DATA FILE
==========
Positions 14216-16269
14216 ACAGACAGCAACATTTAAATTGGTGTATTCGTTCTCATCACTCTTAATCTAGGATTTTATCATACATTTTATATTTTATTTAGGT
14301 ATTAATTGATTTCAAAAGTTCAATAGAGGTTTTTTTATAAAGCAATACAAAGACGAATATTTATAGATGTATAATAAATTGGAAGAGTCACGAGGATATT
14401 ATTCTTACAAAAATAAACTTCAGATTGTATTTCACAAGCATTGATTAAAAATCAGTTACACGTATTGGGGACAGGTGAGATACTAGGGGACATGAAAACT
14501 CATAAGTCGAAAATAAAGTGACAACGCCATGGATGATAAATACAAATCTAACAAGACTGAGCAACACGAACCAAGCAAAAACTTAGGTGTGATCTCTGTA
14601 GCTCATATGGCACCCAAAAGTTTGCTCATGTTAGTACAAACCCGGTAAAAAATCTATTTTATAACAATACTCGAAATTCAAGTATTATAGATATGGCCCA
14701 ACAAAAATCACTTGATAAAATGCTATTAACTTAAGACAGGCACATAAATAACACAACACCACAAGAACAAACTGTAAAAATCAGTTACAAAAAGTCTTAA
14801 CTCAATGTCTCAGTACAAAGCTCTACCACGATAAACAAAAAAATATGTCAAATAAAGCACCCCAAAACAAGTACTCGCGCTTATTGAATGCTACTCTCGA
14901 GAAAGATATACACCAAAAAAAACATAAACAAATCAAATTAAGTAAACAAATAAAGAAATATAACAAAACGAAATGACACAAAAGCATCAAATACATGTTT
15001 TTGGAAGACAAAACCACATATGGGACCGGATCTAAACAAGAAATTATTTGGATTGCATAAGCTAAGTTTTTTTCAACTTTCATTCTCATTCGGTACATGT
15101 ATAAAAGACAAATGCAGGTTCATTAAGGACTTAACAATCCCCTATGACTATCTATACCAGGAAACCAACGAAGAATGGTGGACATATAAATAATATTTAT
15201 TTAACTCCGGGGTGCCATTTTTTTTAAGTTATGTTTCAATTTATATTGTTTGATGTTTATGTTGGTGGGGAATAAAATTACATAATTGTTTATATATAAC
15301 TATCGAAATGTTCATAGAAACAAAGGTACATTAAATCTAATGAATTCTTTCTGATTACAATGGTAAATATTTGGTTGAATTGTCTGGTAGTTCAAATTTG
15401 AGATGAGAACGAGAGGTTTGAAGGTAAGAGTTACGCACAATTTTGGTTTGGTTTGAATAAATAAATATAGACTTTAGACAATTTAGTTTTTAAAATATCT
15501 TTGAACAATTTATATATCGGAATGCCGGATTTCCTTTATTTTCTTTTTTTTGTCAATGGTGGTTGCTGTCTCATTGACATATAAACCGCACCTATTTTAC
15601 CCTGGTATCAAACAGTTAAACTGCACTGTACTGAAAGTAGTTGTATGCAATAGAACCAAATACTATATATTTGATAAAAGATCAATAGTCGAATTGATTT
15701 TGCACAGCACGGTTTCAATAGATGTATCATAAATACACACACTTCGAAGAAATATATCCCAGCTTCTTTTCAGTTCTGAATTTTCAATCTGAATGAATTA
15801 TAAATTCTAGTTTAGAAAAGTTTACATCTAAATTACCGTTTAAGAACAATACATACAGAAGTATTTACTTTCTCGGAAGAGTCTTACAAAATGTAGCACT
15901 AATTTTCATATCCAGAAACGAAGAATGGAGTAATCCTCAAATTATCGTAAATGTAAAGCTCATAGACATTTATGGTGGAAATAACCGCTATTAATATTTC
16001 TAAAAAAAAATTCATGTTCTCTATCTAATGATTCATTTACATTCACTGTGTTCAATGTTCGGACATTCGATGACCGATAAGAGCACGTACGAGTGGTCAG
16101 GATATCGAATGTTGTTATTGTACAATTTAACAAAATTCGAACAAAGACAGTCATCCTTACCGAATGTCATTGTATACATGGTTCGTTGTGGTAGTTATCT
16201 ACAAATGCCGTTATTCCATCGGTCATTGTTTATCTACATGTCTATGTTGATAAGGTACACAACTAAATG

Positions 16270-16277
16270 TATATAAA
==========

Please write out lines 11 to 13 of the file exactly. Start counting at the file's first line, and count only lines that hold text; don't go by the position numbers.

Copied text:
15101 ATAAAAGACAAATGCAGGTTCATTAAGGACTTAACAATCCCCTATGACTATCTATACCAGGAAACCAACGAAGAATGGTGGACATATAAATAATATTTAT
15201 TTAACTCCGGGGTGCCATTTTTTTTAAGTTATGTTTCAATTTATATTGTTTGATGTTTATGTTGGTGGGGAATAAAATTACATAATTGTTTATATATAAC
15301 TATCGAAATGTTCATAGAAACAAAGGTACATTAAATCTAATGAATTCTTTCTGATTACAATGGTAAATATTTGGTTGAATTGTCTGGTAGTTCAAATTTG